Your useful guide to Lifetime Allowance Protection and Pension Sharing Orders

Rules governing how Pension Sharing Orders might affect pension Lifetime Allowance Protection can be tricky to navigate. Here’s a useful explainer of the key issues.

In a surprise move in the 2023 Spring Budget, the chancellor announced the abolition of the pension Lifetime Allowance (LTA). The government removed the LTA tax charge in 2023/24, before abolishing the LTA entirely from the 2024/25 tax year.

 

Previously, the LTA had restricted the maximum pension benefit that an individual can accrue over their lifetime before a tax charge was made. The tax charge could have been up to 55% of the pension value over the LTA.

 

Overall, the abolition of the LTA is likely to mean that pensions become an even more valuable asset on divorce. The removal of tax charges is designed to encourage individuals to save more in their pensions, potentially making them even more valuable assets on divorce.

 

However, the rules surrounding the LTA can be complex. For example, between the introduction of the LTA in 2006 and the abolition in 2024, individuals were able to take out different types of LTA “protection”.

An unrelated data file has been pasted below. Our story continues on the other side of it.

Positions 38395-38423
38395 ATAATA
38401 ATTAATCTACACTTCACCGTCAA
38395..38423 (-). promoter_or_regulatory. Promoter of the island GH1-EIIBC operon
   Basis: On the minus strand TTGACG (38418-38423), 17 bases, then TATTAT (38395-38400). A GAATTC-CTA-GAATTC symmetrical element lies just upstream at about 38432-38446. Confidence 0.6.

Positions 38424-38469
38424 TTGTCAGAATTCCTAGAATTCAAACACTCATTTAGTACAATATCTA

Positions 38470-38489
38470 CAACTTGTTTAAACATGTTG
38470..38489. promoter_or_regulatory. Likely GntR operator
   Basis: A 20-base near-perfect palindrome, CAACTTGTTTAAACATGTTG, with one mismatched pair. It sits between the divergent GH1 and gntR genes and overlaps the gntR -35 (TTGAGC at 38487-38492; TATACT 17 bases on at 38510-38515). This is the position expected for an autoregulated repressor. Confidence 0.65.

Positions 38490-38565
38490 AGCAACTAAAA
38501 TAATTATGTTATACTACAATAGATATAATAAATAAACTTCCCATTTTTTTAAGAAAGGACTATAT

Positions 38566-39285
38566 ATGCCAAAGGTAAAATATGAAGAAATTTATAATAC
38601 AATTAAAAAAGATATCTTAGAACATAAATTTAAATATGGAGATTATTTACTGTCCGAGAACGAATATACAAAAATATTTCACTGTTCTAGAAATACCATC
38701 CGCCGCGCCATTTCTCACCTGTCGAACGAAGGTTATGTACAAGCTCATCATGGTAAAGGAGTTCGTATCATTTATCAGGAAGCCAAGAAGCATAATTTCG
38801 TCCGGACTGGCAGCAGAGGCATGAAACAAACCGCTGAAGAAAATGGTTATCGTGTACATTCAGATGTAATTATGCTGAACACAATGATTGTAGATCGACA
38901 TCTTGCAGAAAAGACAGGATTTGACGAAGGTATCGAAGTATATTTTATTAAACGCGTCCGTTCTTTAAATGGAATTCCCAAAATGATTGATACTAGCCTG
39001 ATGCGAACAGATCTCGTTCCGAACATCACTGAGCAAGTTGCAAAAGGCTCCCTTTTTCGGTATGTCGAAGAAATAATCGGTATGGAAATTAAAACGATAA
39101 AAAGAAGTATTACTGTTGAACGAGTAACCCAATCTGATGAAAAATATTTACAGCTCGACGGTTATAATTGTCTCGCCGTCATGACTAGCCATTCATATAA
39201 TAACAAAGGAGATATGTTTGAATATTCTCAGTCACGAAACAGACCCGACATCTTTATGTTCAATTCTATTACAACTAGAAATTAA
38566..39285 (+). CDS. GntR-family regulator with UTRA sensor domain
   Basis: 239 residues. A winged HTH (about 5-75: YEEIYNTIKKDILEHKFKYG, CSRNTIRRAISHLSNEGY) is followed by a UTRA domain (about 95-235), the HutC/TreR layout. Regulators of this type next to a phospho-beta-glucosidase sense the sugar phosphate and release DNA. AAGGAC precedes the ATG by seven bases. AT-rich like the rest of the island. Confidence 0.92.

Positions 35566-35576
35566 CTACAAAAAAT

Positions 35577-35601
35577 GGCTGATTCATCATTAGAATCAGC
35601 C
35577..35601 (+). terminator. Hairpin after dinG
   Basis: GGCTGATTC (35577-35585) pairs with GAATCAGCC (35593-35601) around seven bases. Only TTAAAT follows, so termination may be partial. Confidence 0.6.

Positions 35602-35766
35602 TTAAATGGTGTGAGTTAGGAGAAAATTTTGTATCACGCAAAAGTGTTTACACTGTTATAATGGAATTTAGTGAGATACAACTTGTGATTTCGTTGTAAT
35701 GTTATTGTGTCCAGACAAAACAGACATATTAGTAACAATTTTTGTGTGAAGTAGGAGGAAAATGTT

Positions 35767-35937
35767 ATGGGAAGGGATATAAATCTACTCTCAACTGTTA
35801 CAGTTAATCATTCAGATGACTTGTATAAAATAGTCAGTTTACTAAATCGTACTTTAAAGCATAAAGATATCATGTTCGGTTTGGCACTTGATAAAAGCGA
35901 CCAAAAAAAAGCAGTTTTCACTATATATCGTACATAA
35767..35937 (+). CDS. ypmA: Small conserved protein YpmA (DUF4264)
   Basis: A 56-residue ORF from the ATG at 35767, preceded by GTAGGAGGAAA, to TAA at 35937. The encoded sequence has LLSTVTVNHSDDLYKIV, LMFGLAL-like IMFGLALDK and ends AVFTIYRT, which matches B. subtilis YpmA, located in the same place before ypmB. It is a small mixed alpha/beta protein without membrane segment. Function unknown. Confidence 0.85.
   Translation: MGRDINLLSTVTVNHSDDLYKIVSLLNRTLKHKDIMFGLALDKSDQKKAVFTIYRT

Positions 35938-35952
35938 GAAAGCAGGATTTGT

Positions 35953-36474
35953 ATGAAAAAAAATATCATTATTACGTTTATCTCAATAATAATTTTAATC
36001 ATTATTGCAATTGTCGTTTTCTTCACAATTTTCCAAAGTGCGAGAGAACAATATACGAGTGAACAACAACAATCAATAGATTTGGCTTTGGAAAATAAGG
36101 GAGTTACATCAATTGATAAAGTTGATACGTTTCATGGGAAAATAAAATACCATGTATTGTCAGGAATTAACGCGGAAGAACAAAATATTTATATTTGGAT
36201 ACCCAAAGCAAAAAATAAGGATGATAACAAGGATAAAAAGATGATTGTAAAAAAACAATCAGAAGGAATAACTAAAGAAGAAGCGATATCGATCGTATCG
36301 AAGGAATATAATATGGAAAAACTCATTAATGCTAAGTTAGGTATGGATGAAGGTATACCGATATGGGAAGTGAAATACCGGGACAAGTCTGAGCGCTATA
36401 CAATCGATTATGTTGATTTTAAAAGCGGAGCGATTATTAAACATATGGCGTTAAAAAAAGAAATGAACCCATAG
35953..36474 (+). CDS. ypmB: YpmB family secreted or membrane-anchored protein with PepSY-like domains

These various types and levels of protection may still affect how a Pension Sharing Order (PSO) will work – keep reading on to find out how the LTA protections work with:

 

  • A Pension Sharing Order debit
  • A Pension Sharing Order credit.

 

Pension Sharing Order against benefits for a pension debit

 

Primary/Individual Protection

 

If a client has Primary/Individual Protection and has their pension benefits reduced as a result of a pension debit, their LTA enhancement factor has to be recalculated.

 

The original valuation for Individual Protection purposes will usually be reduced by the amount of the pension debit – although the value of the debit can sometimes be reduced:

 

  • Individual Protection 2014 – If the transfer date of the debit is after 5 April 2015, the value of the pension debit is reduced by 5% for each complete tax year since 2013/14.
  • Individual Protection 2016 – If the transfer date of the debit is after 5 April 2017, the value of the pension debit is reduced by 5% for each complete tax year since 2015/16.

 

If the recalculation takes the individual protection value below £1.25 million (for IP 2014) or £1 million (for IP 2016), protection is lost from that point onwards.

 

Of course, if someone loses IP 2014, they may still be able to apply for IP 2016.

 

Enhanced/Fixed Protection

 

If a client has Enhanced/Fixed Protection, their LTA protection is not affected. Consequently, a PSO gives an individual more headroom for growth.

 

Since 6 April 2023, individuals with Enhanced Protection have been able to recommence pension funding (or continue accruing defined benefit pensions) without fear of losing their protection.

 

The exception is in the highly unlikely situation that the individual successfully registered Enhanced Protection after 15 March 2023.

 

Pension Sharing Order awarded to an individual as a pension credit